CHICAGO: 30 Dec. – Solemn Mass @ststanschurch and a word from the pastor on ‘ad orientem’ worship

This afternoon there is to be a Solemn Mass at the beautiful and massive St. Stanislaus Kostka Church in Chicago (NB: at the time of this writing, their website comes up with music… grrrr).   They are celebrating their 150th year.

They have gone ad orientem at the parish and it has been quite the success.

The pastor sent me a note he is publishing in the bulletin.

A Joyful Proclamation
Dear Brothers and Sisters in Christ,
As the Church celebrates the Feast of the Holy Family and the Solemnity of the Holy Mother of God, I joyfully proclaim to you that we will continue offering the Holy Eucharist in the manner of our ancestors, the priest and the people together raising their eyes to the East, toward the Father and from where the Lord will come at the end of time. Having celebrated the Divine Liturgy, Ad Orientem, through the seasons of Advent and Christmas, I will continue this posture of prayer as we move forward here at St. Stanislaus Kostka.
That this option for offering the Sacred Mysteries of our faith was nearly universally eclipsed in the aftermath of the Second Vatican Council was unfortunate to say the least. [Do I hear an “Amen!”?] Over the years I have read innumerable commentaries on the ongoing need for the renewal and reform of the Mass. I assess, and agree with others, that a major key to authentic and enduring renewal is a simple gesture that is powerfully transforming. That the priest and people together raise their eyes Ad Orientem, inspires a shift in focus that reawakens the senses to the very essence of the Catholic Liturgy and therefore, a reawakening to the essence of our Christian identity.
We need only look to the Holy Family and the Saints who have preceded us on the journey. Their lives were characterized by a steadfast gaze on God, looking away from themselves in order to fulfill God’s will in their lives. Even Christ Jesus, when among us in the flesh, pointed beyond himself, to the Father.
With the Ancients of Old, the essence of our faith is not only a turning away from ourselves, but also a mutually shared sacrifice that is deeply life giving. Not only did Christ point us to the Father, he offered himself in atonement for our sins for the purpose of our salvation. The Blessed Virgin Mary participated deeply and intimately in the Sacrifice and down through the ages the Saints have done likewise.
In gratitude we share in Christ’s Sacrifice, and that of our ancestors, when we gather in sacred assembly – a gathering that is both communal and collective as well as private and personal. The Sacrifice is central to our adoration and worship of Almighty God, preceded and followed by our being fed in Word and Sacrament. Our turning Ad Orientem facilitates a proper response to having been fed with the Word of God as well as an appropriate preparation for the Supper of the Lamb.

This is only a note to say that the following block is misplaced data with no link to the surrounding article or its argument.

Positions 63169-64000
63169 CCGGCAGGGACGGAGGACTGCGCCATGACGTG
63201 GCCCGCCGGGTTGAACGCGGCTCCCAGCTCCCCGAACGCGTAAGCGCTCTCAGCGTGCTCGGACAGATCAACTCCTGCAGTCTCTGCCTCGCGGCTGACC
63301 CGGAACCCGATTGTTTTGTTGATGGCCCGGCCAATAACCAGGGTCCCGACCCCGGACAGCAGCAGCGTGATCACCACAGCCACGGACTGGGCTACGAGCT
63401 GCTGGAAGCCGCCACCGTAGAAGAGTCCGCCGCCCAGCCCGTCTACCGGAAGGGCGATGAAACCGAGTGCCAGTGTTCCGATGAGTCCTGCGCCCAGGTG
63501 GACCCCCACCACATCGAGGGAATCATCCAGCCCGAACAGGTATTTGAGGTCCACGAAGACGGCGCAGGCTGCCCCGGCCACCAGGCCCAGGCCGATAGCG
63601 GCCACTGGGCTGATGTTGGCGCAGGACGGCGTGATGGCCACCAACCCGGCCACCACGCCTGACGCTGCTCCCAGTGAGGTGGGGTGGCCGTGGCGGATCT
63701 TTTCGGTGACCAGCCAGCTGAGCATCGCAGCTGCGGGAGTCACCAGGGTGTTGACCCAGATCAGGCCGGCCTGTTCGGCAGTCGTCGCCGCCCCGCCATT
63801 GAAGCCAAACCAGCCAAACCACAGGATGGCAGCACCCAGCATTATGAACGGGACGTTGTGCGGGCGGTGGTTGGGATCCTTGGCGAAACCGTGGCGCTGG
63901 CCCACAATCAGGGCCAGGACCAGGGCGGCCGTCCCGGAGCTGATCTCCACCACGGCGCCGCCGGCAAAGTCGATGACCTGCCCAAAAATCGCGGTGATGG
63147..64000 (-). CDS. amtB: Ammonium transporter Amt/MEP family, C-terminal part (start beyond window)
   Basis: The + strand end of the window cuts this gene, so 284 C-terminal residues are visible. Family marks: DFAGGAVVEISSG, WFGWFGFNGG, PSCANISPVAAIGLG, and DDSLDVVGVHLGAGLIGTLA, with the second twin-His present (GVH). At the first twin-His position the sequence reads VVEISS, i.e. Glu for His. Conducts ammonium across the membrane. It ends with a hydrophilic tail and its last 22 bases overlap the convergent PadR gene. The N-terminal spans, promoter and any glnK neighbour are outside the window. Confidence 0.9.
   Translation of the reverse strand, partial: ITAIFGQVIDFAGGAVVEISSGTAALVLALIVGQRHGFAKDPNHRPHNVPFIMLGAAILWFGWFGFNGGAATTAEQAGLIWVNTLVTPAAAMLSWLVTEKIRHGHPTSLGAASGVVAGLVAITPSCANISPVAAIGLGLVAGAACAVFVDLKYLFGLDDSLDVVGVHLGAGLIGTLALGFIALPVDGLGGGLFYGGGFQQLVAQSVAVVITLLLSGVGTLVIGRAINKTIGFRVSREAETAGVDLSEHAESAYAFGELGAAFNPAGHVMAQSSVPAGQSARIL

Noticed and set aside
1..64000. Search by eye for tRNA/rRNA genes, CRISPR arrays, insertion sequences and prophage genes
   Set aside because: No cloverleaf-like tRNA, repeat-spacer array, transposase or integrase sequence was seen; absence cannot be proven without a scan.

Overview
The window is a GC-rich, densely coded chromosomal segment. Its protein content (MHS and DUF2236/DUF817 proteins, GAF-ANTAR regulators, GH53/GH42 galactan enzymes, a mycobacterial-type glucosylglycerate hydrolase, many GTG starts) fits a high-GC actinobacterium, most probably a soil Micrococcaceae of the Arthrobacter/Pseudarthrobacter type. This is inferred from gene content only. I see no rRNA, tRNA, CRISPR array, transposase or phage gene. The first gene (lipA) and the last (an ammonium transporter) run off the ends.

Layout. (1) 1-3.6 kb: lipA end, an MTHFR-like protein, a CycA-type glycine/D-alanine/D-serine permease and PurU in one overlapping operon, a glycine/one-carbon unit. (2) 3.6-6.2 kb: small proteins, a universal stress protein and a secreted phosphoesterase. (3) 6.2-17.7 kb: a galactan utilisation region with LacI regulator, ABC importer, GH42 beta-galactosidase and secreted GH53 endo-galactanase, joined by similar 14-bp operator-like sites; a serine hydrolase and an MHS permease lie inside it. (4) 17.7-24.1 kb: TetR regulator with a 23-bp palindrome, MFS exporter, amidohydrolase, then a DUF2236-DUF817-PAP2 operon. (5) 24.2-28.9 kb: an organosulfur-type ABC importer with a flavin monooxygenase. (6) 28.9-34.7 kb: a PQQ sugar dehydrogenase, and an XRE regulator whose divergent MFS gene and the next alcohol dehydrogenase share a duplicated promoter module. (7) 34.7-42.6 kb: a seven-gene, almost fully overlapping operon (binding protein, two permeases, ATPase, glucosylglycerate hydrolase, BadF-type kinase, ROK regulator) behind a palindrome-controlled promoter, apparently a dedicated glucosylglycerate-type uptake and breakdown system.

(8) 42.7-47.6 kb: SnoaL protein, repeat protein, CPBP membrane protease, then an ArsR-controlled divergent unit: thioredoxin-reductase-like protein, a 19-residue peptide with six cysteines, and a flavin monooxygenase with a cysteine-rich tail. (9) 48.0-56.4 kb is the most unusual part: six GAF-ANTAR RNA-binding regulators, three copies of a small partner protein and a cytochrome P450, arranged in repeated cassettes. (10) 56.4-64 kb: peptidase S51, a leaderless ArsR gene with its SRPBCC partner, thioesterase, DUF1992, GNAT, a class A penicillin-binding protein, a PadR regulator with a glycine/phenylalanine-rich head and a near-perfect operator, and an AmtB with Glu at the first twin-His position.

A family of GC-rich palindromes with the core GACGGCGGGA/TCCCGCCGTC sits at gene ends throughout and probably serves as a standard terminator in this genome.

The posture of the priest and the people together offering Christ and themselves in Christ, to the Father, is refreshingly counter-cultural and a healing remedy to the self-indulgence and narcissism sadly characteristic of the times in which we live. The priest, in persona Christi, is the shepherd who leads the flock and feeds the flock as together, priest and people, make the arduous journey from here to the full realization of Christ’s kingdom.
At the altar of sacrifice, the priest lays down his life and the sacred assembly does likewise. This is our mutual fiat – our “yes” spoken and offered in thanksgiving that the Lord receive us as a people in need of redemption. The Lord indeed comes to us with redeeming grace and remains with us in spite of our infidelities and failings. Together, priest and people offer themselves in Christ, to the Father, as a plea that God make all things new and keep us on the narrow, but difficult path that serves humanity even as it carries us to the homeland.
Simply put, in our time, priest and people have fallen prey to the seduction and sickness of a radically secularized society. Our turning Ad Orientem, following the ancient manner of offering the Sacred Mysteries, is a humble gesture that powerfully places all things in sacred perspective – we go to the Father in Christ and Christ comes to us that we not collapse as we strive to fulfill our mission of sacrificial love in deference to the Lord.
In the Holy Mother and Blessed Child,
Fr. Anthony Bus C.R., pastor

God bless Fr. Bus and his congregation.  Fr. Z kudos.


About Fr. John Zuhlsdorf

Fr. Z is the guy who runs this blog. o{]:¬)
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  1. Ave Maria says:

    I sent this to my pastor who allows ad orientem during Advent only. Perhaps this could expand to Lent and then to always?

  2. Semper Gumby says:

    A “Joyful Proclamation” from the Windy City by Fr. Bus. Excellent.

    p. s. More good news: The mighty Chicago Cubs have their first spring training game on February 23. Our long national baseball drought is almost over. On that glorious day the intrepid Cubs will deploy in battle formation against the unruly heathens of the frozen wastelands of the North- the Milwaukee Brewers- who no doubt will be clad in bear skins and reeking of elderberry.

    Strength and Honor!

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